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Lessons learned from REDD+ progress in 8 countries and the way forward

9 May 2018 8:30 am - 12:00 pm, Aloft, Jakarta , Indonesia.



All over the world, REDD+ countries are struggling with the design and implementation of coherent policies and measures to reduce emissions from deforestation and forest degradation. To bring evidence on which factors and configurations are crucial to make progress will be helpful for decision-makers and practitioners at all levels involved in REDD+.

In 2012 and 2014, CIFOR, through Global Comparative Study on REDD+, examined the national political context in 13 REDD+ countries to identify the enabling conditions for achieving progress with the implementation of countries’ REDD+ policies and measures. To assess countries’ progress with REDD+, CIFOR looked at various factors, such as importance of already initiated policy change, and the availability of performance-based funding in combination with strong national ownership of the REDD+ process.

The findings show REDD+ countries are on different stages. Brazil and Guyana are among countries in incomplete progress. Although Brazil was assessed successful in REDD+ progress but they have not completely overcome path dependencies in deforestation and forest degradation (May, Millikan, & Gebara, 2011), despite the country’s investments in command and control measures (Assunc¸a˜o, Gandour, & Rocha, 2012; Maia, Hargrave, Go´mez, & Ro¨per, 2011). Guyana, with much less pressure on forest resources seems to strengthen its REDD+ path with improved institutions of forest governance and considerable progress in developing an MRV system (Birdsall & Busch, 2014), although this remains debated (Henders & Ostwald, 2013). Indonesia, after the 2015 political change, confirmed the importance of ownership over the REDD+ process if performance-based payments are supposed to make a difference. REDD+ in Indonesia has been from its beginnings a highly contested and dynamic policy arena (Indrarto et al., 2012).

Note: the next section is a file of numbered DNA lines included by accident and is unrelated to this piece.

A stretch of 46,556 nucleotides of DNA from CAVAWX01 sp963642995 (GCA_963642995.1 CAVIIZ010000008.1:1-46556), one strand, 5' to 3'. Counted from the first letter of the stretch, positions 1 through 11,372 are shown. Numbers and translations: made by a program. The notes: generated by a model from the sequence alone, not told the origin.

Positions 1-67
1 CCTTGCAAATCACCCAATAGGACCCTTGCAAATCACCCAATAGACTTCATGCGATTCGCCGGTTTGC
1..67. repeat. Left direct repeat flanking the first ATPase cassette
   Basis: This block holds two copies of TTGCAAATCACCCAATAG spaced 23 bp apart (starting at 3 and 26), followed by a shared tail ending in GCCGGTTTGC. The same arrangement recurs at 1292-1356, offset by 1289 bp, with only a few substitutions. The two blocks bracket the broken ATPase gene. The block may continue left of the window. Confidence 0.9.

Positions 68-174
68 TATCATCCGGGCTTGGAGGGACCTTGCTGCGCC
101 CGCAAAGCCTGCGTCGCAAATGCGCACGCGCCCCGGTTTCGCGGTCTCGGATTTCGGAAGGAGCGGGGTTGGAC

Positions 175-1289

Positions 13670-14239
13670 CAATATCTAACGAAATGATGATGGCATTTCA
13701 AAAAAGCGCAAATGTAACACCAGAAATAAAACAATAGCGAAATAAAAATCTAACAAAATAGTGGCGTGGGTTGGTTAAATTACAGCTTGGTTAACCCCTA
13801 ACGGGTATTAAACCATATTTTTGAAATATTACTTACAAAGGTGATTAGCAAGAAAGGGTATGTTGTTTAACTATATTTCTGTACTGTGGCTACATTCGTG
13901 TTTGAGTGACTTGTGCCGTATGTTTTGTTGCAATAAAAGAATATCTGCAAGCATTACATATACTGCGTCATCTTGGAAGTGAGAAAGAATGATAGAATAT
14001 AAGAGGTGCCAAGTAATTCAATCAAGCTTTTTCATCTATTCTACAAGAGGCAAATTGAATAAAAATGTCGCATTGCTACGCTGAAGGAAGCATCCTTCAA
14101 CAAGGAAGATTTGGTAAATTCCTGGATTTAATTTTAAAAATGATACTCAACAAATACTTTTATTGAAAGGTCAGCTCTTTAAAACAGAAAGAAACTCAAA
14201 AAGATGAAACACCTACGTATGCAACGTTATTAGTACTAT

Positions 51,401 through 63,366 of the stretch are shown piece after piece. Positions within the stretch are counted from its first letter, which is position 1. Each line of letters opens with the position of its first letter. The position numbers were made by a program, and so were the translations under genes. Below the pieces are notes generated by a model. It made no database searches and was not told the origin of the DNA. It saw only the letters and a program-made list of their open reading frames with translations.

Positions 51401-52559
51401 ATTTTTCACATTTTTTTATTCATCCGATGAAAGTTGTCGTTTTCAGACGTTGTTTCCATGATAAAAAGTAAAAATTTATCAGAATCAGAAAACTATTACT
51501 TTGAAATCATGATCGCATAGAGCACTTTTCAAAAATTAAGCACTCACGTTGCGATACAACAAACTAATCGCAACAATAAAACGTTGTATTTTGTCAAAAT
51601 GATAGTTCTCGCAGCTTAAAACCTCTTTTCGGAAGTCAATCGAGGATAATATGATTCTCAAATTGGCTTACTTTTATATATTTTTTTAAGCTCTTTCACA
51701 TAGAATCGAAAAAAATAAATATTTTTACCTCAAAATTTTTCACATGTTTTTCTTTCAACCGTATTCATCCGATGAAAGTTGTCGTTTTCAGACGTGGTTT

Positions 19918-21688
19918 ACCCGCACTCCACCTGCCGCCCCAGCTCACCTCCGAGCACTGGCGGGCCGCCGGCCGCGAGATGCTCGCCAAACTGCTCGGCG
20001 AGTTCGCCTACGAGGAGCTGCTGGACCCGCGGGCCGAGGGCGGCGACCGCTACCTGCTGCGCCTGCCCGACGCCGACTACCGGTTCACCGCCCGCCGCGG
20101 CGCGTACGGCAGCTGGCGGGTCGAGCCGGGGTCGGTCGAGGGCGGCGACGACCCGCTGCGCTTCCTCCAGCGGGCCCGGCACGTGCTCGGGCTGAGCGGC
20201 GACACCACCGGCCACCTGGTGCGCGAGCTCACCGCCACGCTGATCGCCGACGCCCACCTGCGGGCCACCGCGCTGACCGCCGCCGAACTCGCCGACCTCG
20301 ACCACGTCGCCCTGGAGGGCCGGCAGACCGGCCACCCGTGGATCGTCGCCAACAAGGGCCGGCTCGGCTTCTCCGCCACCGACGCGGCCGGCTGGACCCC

Assessment on REDD+ progress in Vietnam showed a positive outcome irrespective of whether there are inclusive policy processes or not. It is important to note that ownership of the REDD+ process has reduced only recently (and seems to be regained with developments in the institutional set-up in 2015). Hence, the finding could indicate that progress is possible when donors politically and financially dominate the REDD+ process while there is political commitment to REDD+ by the government as well as by coalitions of drivers of changes. Several REDD+ countries, such as Ethiopia, are on rocky roads due to lack of ownership and performance based funding commitment, despite of efforts to make the process more inclusive. This is probably explained by the fact that Ethiopia started their REDD+ process rather recently (Bekele et al., 2015; Kambire et al., 2015).

The Global Comparative Study on REDD+ will convene the country experts from Indonesia, Myanmar, Vietnam, Ethiopia, Cameroon, Guyana, Brazil and Peru to share the REDD+ policies and progress in their respective countries. The rationale of this knowledge sharing is twofold:

1. To share REDD+ policies and progress in 8 countries
2. To bring evidence on which factors and configuration are crucial to make progress for decision makers and practitioners at all level involved in REDD+


09.00-09.30Keynote speechPham Thu Thuy (CIFOR)
09.30-10.30Expert panel discussion on the following REDD+ aspects

  1. REDD+ and social forestry
  2. REDD+ performance and result based payments
  3. REDD+ Finance and Benefit Sharing
  4. Tenure and carbon rights
  • Indonesia: Dr. Moira Moeliono
  • Vietnam: Dr. Pham Thu Thuy
  • Guyana: Vanessa Benn
  • Myanmar: Dr. Yuya Aye
  • Brazil: Dr. Patricia Gallo
  • Peru: Javier Perla
  • Ethiopia: Lemlem Tajebe
  • Global: Dr. Maria Brockhaus
10.30-10.45Coffee break 
10.45-11.45Panel discussion/World café 
11.45-12.00Closing and lunch 


For more information, please contact M1 Lead Dr. Pham Thu Thuy (T.Pham@cgiar.org)